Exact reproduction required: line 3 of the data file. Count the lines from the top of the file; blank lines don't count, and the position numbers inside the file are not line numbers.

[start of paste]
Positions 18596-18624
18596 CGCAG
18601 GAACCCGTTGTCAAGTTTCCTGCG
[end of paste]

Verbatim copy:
18601 GAACCCGTTGTCAAGTTTCCTGCG